raise in wage

Anonymous Speaks: Master's Degree and $16/Hour

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“Even with a Master's in Accounting, I face the fact every day when I go to work that I'm not getting paid what I'm worth. I can't afford many things, including paying back my student loans because I've worked the past 10-1/2 years for a family-owned multi-million-dollar construction firm, making $12 to start and $16 an hour after 10 years. That's only a 40-cent raise per year.

I no longer have my medical benefits, because I can't afford my half, so my employer gets away with not even paying that benefit. I am too old to look for another job; I will retire at 70 in about seven years on only Social Security. Yes, I have the value of 10 years experience, but what good does that do me now? I'm nearly 63 years old, and no one is going to hire an aging, overweight, gray-haired woman!”


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Screwnomics says: You are not alone! A 2016 report from GlassDoor, which examines the gender gap in accounting in five countries, found it a fact in all five. The “unexplained” US gap between women and men is a whopping 30 percent difference. Here’s what GlassDoor says about the reasons for “explained” differences in accounting job placement (with boldface, ours):

WHAT’S THE MAIN CAUSE? The single biggest cause of the gender pay gap is occupation and industry sorting of men and women into jobs that pay differently throughout the economy. In the U.S., occupation and industry sorting explains 54 percent of the overall pay gap—by far the largest factor. For example, Census figures show women make up only 26 percent of highly paid chief executives but 71 percent of low-paid cashiers. Past research suggests this is due partly to social pressures that divert men and women into different college majors and career tracks, or to other gender norms such as women bearing disproportionate responsibility for child and elderly care, which pressures women into more flexible jobs with lower pay.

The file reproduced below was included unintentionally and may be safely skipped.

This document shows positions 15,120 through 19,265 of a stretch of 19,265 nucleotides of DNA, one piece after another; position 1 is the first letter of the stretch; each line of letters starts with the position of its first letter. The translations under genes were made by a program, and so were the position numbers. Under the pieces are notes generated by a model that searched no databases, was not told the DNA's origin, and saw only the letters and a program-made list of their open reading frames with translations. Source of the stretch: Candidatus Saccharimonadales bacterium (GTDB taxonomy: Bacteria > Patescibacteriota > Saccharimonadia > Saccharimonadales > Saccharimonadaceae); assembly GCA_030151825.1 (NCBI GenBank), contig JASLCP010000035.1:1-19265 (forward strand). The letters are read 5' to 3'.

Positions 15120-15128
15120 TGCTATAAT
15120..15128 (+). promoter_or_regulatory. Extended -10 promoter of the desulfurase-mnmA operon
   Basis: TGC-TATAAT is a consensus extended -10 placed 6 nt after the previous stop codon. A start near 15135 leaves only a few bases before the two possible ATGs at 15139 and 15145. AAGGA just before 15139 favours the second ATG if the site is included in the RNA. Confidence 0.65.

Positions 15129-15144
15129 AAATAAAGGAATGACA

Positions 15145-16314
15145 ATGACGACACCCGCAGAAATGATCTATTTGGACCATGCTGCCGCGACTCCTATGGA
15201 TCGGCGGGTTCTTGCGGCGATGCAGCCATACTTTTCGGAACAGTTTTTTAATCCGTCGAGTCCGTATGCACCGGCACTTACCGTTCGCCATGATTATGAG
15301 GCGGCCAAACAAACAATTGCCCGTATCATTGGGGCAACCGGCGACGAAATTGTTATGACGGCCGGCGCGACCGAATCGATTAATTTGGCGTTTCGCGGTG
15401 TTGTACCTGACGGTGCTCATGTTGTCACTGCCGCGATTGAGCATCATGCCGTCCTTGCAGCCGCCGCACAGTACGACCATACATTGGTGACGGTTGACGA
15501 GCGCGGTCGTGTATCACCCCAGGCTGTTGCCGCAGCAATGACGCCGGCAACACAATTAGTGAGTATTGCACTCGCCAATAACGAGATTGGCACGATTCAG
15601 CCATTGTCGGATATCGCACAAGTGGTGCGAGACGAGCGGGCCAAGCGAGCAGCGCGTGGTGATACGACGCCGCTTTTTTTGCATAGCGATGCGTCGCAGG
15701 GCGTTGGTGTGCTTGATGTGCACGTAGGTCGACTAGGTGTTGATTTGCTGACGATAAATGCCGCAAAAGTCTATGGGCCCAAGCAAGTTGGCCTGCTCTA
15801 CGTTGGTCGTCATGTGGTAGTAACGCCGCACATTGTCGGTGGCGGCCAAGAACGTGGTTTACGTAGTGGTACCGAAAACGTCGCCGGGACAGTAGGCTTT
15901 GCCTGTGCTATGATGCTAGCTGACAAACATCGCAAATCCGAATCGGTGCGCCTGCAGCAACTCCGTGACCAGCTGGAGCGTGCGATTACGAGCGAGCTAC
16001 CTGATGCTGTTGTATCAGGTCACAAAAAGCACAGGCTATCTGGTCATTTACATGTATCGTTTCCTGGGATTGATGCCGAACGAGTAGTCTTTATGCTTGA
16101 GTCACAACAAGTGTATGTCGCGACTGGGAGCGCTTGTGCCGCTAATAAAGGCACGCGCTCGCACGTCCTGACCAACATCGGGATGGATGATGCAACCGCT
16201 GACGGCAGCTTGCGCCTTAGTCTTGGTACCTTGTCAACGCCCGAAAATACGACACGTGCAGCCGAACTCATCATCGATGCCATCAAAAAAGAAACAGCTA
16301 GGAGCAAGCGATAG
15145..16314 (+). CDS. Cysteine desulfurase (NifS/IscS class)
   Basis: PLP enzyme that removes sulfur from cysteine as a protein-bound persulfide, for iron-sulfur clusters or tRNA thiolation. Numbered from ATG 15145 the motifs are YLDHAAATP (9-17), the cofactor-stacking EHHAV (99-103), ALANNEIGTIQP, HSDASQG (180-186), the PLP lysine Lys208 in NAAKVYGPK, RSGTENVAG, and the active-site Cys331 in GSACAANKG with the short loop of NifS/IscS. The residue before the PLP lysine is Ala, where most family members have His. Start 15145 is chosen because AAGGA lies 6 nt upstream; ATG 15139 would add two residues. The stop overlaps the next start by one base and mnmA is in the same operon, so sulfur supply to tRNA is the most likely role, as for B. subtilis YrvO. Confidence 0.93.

Others in the industry point to better prospects than usual right now. So don’t overlook the possibility of taking your ten years’ experience to another position. Even a small improvement plus benefits would make a difference to your retirement. The American Association of University Women (AAUW) is a great resource for learning how to negotiate a pay raise with benefits!